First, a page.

FODMAPS: What is it?

**blog written by SBF dietician Peita Hynes BAppSc (HMS) hons. BHlth Sc (Nutr & Diet) hons

Bloating, abdominal pain, wind, constipation, diarrhoea or irritable bowel syndrome (IBS) affect approximately 1 in 7 Australian adults.

Recent research from Monash University has provided the first evidence that a low FODMAP diet improves IBS symptoms!!! So what is a FODMAP diet?img_1148

FODMAP is an acronym for:

  • Fermentable
  • Oligosaccharides ( For example, Fructans and Galacto-oligosaccharides (GOS))
  • Disaccharides (For example, Lactose)
  • Monosaccharides (For example, excess Fructose)
  • And
  • Polyols (eg. Sorbitol, Mannitol, Maltitol, Xylitol and Isomalt)

These are all scientific names for molecules that are found in food and that are poorly absorbed by some people. To understand it a bit better, it helps to understand what the small and large intestine do.

The small intestine breaks down and absorbs nutrients from food.

The large intestine absorbs water and prepares undigested food for removal from the body as faeces.

When food is poorly absorbed in the small intestine, it continues the journey and arrives at the large intestine. This poorly absorbed food then acts as a food for the bacteria that live in your gut.  Bacteria digest and ferment these FODMAPS molecules which results in the production of gases including hydrogen and methane. This gives symptoms of abdominal bloating, wind, changes in bowel habits, pain and other gastro-intestinal symptoms. When the FODMAPS arrive at the large bowel, the malabsorption can also have an osmotic effect, which contributes to diarrhoea in some people.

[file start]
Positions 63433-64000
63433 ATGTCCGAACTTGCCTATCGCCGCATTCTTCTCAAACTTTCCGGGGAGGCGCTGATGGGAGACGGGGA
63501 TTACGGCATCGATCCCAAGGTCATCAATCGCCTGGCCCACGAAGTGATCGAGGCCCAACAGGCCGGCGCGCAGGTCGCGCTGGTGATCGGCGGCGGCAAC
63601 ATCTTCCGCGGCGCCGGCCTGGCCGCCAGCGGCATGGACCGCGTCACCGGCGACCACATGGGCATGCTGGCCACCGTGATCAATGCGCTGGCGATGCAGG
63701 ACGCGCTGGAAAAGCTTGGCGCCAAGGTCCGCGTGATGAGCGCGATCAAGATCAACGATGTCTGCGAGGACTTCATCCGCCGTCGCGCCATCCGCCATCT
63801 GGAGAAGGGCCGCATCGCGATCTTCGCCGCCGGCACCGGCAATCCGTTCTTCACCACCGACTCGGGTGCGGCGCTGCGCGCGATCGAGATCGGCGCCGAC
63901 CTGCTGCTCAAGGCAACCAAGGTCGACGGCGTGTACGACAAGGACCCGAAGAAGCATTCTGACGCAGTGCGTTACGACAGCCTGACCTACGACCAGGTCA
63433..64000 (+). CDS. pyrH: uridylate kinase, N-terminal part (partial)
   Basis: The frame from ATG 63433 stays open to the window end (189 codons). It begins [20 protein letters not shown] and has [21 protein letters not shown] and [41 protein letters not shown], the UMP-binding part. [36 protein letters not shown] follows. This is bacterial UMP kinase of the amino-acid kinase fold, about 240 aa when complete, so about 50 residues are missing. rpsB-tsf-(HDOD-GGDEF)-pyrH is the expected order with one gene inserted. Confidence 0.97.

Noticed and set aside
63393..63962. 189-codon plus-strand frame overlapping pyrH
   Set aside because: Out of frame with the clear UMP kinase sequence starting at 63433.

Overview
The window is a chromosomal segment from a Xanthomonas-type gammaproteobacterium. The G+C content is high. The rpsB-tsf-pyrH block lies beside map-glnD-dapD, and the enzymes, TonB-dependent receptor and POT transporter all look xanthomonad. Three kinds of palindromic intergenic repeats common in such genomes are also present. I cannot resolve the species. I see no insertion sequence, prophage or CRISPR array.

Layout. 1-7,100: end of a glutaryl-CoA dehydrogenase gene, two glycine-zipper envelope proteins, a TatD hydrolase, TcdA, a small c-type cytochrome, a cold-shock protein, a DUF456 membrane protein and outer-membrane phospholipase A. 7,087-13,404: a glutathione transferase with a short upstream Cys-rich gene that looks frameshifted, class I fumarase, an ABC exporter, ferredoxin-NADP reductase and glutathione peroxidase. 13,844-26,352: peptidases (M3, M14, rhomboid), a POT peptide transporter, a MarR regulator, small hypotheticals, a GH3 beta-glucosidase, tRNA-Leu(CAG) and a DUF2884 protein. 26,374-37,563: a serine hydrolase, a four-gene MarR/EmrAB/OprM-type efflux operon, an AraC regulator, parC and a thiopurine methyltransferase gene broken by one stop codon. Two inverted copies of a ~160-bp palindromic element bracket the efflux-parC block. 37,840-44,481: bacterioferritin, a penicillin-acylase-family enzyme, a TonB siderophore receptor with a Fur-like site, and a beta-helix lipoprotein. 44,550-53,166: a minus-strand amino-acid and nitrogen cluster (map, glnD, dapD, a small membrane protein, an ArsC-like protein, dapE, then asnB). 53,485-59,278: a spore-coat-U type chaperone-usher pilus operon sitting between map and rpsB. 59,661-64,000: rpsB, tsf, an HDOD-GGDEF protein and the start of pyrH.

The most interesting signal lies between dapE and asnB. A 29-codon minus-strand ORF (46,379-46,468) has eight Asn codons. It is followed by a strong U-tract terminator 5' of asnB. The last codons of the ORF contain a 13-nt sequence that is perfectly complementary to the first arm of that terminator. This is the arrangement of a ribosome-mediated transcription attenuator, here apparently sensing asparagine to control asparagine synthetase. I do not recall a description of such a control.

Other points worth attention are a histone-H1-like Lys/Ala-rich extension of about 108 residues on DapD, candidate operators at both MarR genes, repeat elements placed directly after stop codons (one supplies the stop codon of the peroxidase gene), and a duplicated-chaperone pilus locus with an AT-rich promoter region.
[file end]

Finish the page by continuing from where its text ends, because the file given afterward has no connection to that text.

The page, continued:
Below is a summary of common FODMAPS foods

Foods with excess fructose:

  • Fruits that contain more fructose than glucose: apples, pears, mangoes, watermelon
  • Honey
  • High fructose corn syrup

Foods with excess fructans:

  • Artichokes, asparagus, beetroot, lettuce
  • Chicory, radicchio
  • Garlic, leek, onion, shallots
  • Pasta, bread, cereals where wheat is a major ingredient
  • Rye, barley

Foods containing lactose:

  • Milk, condensed milk, evaporated milk, milk powder
  • Ice cream, custard, dairy desserts
  • Yogurt
  • Soft unripened cheeses e.g. ricotta, cottage cheese, cream cheese

Gallacto-Oligosaccharides (GOS):

  • Legume beans eg baked beans, kidney beans, borlotti beans
  • Lentils, chickpeas


  • Apples, apricots, avocado, cherries, nectarines, plums, lychees
  • Mushrooms, cauliflower
  • Sorbitol (420) mannitol (421) xylitol (967) isomalt (953)

Interestingly, our gut lacks enzymes to break down fructans and “GOS” in the small intestine, and they ferment in the colon (so certain amounts will always cause symptoms in everyone). This is why beans are known as the food that causes wind! However, people with IBS will experience symptoms with a smaller amount than those with IBS.

img_1513Those who suffer from fructose malabsorption do not need to avoid all fruits and foods that contain fructose.

It’s usually only a problem when excess fructose is present. Eg the fruit listed above.

30-40% of healthy individuals malabsorb excess fructose.

People with lactose intolerance can usually still manage small amounts of lactose or can choose lactose free products.

Lactose is naturally found in cow, sheep and goat milks. To digest lactose, our body uses lactase. Some individuals do not produce enough lactase to digest lactose and this can result in wind, bloated and loose bowel movements.

Before you go changing your diet, it is important to speak to a health professional and get advice from your doctor. Breath testing can identify if an individual absorbs fructose, lactose and sorbitol but is not specifically required. Trialling a low FODMAP diet and monitoring your symptoms may help determine whether FODMAPs influence your IBS symptoms.



Shepard, S and Gaskell, S. (2016). The Low FODMAPS Diet. Sports Dietitians Australia:  

Monash University (2010). The Monash University Low FODMAP Diet booklet. (Edition 4). Department of Gastroenterology, Clinical Sciences School, Monash University, Melbourne, Victoria.


Author: Sally Brouwer

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